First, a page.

On my way to buy my morning coffee, I found myself in a take-out line with a view of a local hotel. There they were, an older couple, 60, maybe older, sitting on a bench in the shade of the hotel portal.

He, in that “I wish I were home” slump, was wearing his travel hat and wrap-around cataract glasses, his hands folded on his lap, both corners of his mouth turned down. Easy to read: “Should I go to the men’s room one more time?”

She, on her smartphone, was chatting away, probably with friends back home in Williston, North Dakota.

I hate traveling. Until I was 10 years of age, I thought the world started on my front porch and ended six blocks away at the Michigan Avenue movie house.

I’ve traveled across the country by train, car and Greyhound in the late ’40s, (rent a pillow for 25 cents in Chicago, turn it in in Butte, Montana, and get a fresh one from there to Seattle) fallen asleep on hard benches in Chicago’s Union Station and a bus stop in Boston.

In the ’50s, I crossed the Pacific by ship and came back across the same water by plane. I thought that was the end of it. It was only the beginning.


There would be two years of touring and summer theater with She, who at one point, decided our two-year engagement had gone on long enough.

So we married at City Hall in St. Louis, still wearing makeup from the last play (“Marriage Go-Round”) and spent our wedding night on a Greyhound to New York, with screaming babies and steamy windows.

She, who had a normal childhood in Waterville, had left Maine only twice: for college in Washington, D.C., and to Florida on spring break; and despite the misery of life on the theater road, is to this day still crazy-fond of traveling, and misses it.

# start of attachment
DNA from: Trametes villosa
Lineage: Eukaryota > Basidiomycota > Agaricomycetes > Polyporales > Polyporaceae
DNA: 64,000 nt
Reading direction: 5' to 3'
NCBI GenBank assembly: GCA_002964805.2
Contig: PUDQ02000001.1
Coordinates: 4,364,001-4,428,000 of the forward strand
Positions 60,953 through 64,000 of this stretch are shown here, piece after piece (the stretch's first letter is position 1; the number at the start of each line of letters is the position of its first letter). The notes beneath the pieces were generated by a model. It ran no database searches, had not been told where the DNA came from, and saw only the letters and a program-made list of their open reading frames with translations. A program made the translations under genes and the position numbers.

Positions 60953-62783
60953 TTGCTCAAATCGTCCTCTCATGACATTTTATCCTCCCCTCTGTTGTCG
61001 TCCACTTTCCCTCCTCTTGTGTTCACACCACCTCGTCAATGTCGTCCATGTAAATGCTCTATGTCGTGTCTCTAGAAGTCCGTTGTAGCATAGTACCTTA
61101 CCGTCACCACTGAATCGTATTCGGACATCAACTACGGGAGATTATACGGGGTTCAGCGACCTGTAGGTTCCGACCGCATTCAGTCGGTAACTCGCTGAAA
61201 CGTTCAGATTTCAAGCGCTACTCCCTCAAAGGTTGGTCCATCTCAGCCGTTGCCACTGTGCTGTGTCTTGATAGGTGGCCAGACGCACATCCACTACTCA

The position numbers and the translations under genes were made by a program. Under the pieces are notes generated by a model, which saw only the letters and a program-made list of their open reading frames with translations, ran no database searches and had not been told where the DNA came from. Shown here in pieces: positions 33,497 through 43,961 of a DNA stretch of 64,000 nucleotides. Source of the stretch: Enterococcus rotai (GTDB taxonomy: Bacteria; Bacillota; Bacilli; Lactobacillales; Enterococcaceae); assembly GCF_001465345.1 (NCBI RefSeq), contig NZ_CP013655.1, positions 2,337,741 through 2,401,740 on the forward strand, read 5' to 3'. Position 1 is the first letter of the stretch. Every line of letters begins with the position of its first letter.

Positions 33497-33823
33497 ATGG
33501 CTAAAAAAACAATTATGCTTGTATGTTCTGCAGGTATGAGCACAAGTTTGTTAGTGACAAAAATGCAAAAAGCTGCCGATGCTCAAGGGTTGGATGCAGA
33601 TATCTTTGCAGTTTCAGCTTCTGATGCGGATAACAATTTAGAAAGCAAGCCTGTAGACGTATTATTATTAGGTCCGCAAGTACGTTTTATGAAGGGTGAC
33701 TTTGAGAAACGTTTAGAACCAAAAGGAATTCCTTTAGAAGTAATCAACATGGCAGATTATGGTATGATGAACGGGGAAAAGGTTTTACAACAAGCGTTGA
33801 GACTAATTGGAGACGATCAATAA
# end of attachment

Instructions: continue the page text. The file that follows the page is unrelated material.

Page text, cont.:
She would be happy to be sitting on a bench like that in front of a hotel anywhere. She adores hotels. She yearns for the big tubs and power showers that someone else has to clean, the never-ending flow of big, thick, white towels, the tiny soaps and bottles of lotions, the views from the windows, and chatting with the concierges.

This went on for years. Breakfast in a hotel was her favorite event. She loved the silver coffeepots and teapots on the white linen cloths and never ordered from the menu. After chatting up the waiter in Spanish, she would dash over to the buffet with its array of steaming steel tureens of sausages, waffles, eggs, bacon, six different kinds of fruit and eight kinds of dry cereals in tiny sample boxes. Hotels for her were big, endless multi-storied cement-and-glass entertainment centers.

For me? Let me count the ways. Travel is a nightmare, and hotels are the monsters in those bad dreams.


Even though, as a young actor, I worked in five of the best of them, all hotels will be, for me, models for the Overlook Hotel in the “The Shining.” Those long corridors when you come back at night, and no one else is there? I look for the ghosts of the twin girls. I avoid the empty lounges at night, with that smiling, lonely bartender waving me in.

The breaking point came at the nice hotel in Boston in 1989. At 2 in the morning the fire alarm went off. We were on the sixth floor, and I imagined the smell of smoke.

I had visions of 9/11 and, shaking her awake, pulled on my clothes. The front desk wasn’t answering the phone. In the hallway, a group had formed, and a tall, blonde woman in a stunning negligee stepped out.

“My husband is a firefighter in New York. He told me to get my ass out of this hotel immediately.” As a group, we all rushed down the stairs and pushed open an emergency door to an alley. Four of our party shared a joint. When I reached for it, She pulled me away. Then it was over. Apologies were made. It turned out to be a false alarm.

I have not been in a hotel since that night, and despite the steel tureens of sausages, bacon, waffles and fluffy towels, I will never stay in one again.


J.P. Devine is a Waterville writer. 

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